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Chester's flight

Red-tailed hawk released at Kendall Lake

Posted: December 30, 2010 2:08 p.m.
Updated: January 3, 2011 5:00 a.m.
Martin L. Cahn/C-I

Wood watches with children from Lyttleton Street United Methodist Church as Chester perches on a rail fence.

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Clouds covered the sky.

Turkey vultures and other black birds cawed one morning just before Christmas, loudly protesting the new arrival’s intrusion into their feeding grounds. But Chester stood his ground or, rather, his perch on a rail fence near Kendall Lake. The caws soon faded, the other birds flew higher and away, and the young red-tailed hawk felt comfortable enough to fly across the lake.

Chester’s flight is something of a holiday miracle. Early this year, probably soon after he hatched, the baby bird was found on the side of the road by a family in Chester County, hence his name.

“They thought he must have been hit by a car,” explained Rachel Wood, whose grandmother, Ruby Wood Kelly, lives in Camden.

Wood, 24, works for the Carolina Raptor Center in Charlotte. It was she -- thanks to gifts from her grandmother and other family members -- who was able to arrange for Chester’s release at Al and Sara Reed’s home on Kendall Lake. There, family and friends, about a dozen children from Lyttleton Street United Methodist Church’s Learning Place and members of the Kershaw Conservation District gathered to listen to Wood and watch Chester fly away.

Due to red-tailed hawks’ nature, Woods said she and her colleagues at the Carolina Raptor Center aren’t even sure Chester is a “he.” But with the name Chester, “he” stuck.

“He had a broken wing,” Wood told the children. “Birds’ bones are hollow, so we put a metal pin right down the bone. When we took the pin out about five weeks later, you couldn’t see anything wrong. The bone grew back like nothing ever happened.”

Wood said Chester was at the raptor center for a total of 163 days, time that included therapy where he was sedated so his wing could be exercised. If even the most inexpensive of veterinarians had worked with the bird, the private costs would have totaled $4,700, Wood said. The release itself cost $150, and the raptor center is funded entirely by private grants and public donations.

Even with all the therapy, Wood explained, raptors -- including red-tailed hawks -- are easily stressed.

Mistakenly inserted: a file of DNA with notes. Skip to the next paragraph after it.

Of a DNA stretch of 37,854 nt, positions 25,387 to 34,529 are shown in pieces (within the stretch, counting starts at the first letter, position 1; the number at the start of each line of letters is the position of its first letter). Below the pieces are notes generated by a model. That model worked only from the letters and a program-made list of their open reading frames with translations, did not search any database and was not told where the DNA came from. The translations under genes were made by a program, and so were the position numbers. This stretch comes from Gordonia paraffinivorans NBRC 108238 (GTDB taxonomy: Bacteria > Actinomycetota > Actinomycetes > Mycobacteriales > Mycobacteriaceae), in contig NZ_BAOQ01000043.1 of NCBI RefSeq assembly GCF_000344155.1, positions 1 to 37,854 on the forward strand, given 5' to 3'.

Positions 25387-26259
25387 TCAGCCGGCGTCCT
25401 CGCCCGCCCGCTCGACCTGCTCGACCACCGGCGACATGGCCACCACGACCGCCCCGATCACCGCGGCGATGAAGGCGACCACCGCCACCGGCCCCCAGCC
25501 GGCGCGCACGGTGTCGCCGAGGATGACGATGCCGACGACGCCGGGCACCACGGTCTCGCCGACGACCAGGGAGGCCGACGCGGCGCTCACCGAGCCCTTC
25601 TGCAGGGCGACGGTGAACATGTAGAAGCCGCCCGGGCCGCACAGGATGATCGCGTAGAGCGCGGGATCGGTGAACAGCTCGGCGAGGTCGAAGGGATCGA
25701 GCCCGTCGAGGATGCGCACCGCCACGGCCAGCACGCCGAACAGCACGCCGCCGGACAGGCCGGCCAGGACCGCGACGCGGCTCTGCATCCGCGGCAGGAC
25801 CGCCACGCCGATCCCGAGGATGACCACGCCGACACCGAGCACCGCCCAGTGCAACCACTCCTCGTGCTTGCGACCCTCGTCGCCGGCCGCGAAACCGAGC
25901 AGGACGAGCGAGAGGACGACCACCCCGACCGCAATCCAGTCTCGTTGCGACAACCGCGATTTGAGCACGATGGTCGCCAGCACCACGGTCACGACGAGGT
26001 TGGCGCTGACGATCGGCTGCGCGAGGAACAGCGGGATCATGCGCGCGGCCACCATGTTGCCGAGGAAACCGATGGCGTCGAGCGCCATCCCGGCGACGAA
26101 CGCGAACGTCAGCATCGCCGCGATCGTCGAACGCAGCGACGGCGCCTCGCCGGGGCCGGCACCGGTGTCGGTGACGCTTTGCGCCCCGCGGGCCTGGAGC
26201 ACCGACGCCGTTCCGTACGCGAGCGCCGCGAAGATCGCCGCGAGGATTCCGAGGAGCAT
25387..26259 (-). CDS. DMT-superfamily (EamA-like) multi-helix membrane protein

“It would be too stressful,” she answered when an adult asked why Chester was sitting in a box instead of on her arm waiting to fly. “I tried to keep it quiet on the way down here. It sat in the box, which is dark, and I couldn’t turn the radio on.”

Wood asked the children why hawks like Chester might be attracted to roadways.

“Was he lost?” one of the kids asked back.

Wood explained that hawks eat mice and rats.

“People driving down the road throw things out of their cars like apple cores on the side of the road. Mice are attracted to them, so they learn to stay by the road. So the hawks learn to hunt the mice there, too,” she said. “They don’t know to look both ways when crossing the road like you do.”

She urged adults and children not to throw things out of their cars. One of the children suggested keeping a trash can in the car. Wood agreed.

Another child asked what Chester might do when the box was opened.

“He might fly off into a tree -- that’s what I hope he does, or might just sit in the box and stare at us thinking we’re crazy,” said Wood.

She said Chester may migrate with other hawks to South America.

“But he might come back here or go back to Chester, but I doubt that because he was a baby when he left,” Wood said.

How could they ensure Chester would come back to Camden, one adult asked. Wood suggested making sure song birds in the area were fed, because the seeds would fall to the ground attracting the mice Chester would likely hunt.

Wood explained that some raptors at the Carolina center never get released. If Chester had been one of those -- especially one who imprinted on a human so long that it thought it was a person -- he would have likely been used for educational purposes.

“We train them to sit on a glove and teach them to fly over crowds,” Wood said. “We also take some birds into schools.”

Finally, it was time. Wood walked over to the large box sitting on the ground several yards away. Squatting down, she carefully removed tape from the top of the box.

“Everybody ready?” she called. “Three … two … one!”

With that, she opened the box’s flaps. Chester jumped out and up, flapping furiously for a second or two and then flew out toward but not quite to the water, tracing a low, long arc to the other side of the Reeds’ property to come to rest on the rail fence.

Chester sat there, amidst the raucous calls of the black birds, for about a half-hour, occasionally turning around to get a look back at the humans staring and pointing at him. Then, cautiously preening at first, he unfolded his wings, leaped and took off across the lake.

The sun came out.


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